The dative case (abbreviated dat, or sometimes d when it is a core argument) is a grammatical case used in some languages to indicate, among other uses, the noun to which something is given, as in Maria Jacobo potum dedit, Latin for "Maria gave Jacob a drink".
In such examples, the dative marks theindirect object of a verb, although in some instances, the dative is used for the direct object of a verb pertaining directly to an act of giving something. This may be a tangible object (e.g. "a book" or "a tapestry"), or an intangible abstraction (e.g. "an answer" or "help").
Sometimes the dative has functions unrelated to giving. In Scottish Gaelicand Irish, the term dative case is used in traditional grammars to refer to theprepositional case-marking of nouns following simple prepositions and the definite article. In Georgian, the dative case also marks the subject of the sentence with some verbs and some tenses. This is called the dative construction.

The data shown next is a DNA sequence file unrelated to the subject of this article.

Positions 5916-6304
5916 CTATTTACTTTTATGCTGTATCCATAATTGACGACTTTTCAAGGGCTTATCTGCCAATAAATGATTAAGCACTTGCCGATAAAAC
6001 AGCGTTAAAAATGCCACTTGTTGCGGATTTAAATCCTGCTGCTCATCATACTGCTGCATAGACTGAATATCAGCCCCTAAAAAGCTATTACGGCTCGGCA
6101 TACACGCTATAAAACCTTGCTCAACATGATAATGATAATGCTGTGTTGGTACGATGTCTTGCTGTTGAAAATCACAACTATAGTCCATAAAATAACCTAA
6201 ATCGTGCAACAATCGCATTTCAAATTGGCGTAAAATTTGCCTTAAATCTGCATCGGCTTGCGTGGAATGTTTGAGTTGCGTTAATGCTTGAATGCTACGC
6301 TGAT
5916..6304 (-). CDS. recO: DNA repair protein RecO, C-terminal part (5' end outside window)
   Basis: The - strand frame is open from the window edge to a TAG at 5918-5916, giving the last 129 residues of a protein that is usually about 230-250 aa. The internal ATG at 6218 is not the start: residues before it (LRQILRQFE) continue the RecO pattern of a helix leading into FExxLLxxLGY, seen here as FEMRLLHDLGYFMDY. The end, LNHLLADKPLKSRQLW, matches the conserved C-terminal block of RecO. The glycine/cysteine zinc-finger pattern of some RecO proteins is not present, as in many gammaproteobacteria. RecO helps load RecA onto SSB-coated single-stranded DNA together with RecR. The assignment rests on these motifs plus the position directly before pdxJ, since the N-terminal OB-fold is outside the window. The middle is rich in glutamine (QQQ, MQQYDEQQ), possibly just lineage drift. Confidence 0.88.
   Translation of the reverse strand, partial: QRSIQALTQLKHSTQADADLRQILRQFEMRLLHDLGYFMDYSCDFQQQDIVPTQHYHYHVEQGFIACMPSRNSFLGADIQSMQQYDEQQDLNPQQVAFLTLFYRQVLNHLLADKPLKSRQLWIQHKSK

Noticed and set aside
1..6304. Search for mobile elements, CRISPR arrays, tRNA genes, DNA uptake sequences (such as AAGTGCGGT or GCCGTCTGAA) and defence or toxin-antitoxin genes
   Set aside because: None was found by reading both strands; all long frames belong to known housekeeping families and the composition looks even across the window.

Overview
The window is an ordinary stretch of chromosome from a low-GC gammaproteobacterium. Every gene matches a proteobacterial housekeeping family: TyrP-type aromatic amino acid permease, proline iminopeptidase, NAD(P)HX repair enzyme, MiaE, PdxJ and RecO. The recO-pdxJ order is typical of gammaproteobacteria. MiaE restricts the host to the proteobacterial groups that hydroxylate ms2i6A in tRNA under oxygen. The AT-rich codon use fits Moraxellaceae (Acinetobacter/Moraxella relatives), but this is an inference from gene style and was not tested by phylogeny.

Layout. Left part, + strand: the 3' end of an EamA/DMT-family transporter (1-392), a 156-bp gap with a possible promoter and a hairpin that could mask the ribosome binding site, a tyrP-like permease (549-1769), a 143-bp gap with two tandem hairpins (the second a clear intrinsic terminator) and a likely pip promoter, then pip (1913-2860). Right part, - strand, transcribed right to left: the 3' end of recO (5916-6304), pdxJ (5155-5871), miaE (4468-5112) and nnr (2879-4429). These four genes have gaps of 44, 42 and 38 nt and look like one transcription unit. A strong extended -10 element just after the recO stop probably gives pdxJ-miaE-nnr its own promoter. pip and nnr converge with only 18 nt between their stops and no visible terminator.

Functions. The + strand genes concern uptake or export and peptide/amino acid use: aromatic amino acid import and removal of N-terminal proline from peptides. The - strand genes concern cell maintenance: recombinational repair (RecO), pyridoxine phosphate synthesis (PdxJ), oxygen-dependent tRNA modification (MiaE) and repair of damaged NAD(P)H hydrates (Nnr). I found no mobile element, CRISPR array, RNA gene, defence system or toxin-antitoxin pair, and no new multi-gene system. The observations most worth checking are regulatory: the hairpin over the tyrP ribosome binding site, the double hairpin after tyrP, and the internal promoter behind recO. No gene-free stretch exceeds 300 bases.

The dative was common among earlyIndo-European languages and has survived to the present in the Balto-Slavic branch and the Germanic branch, among others. It also exists in similar forms in several non-Indo-European languages, such as the Uralic family of languages. In some languages, the dative case has assimilated the functions of other, now extinct cases. InAncient Greek, the dative has the functions of the Proto-Indo-Europeanlocative and instrumental as well as those of the original dative.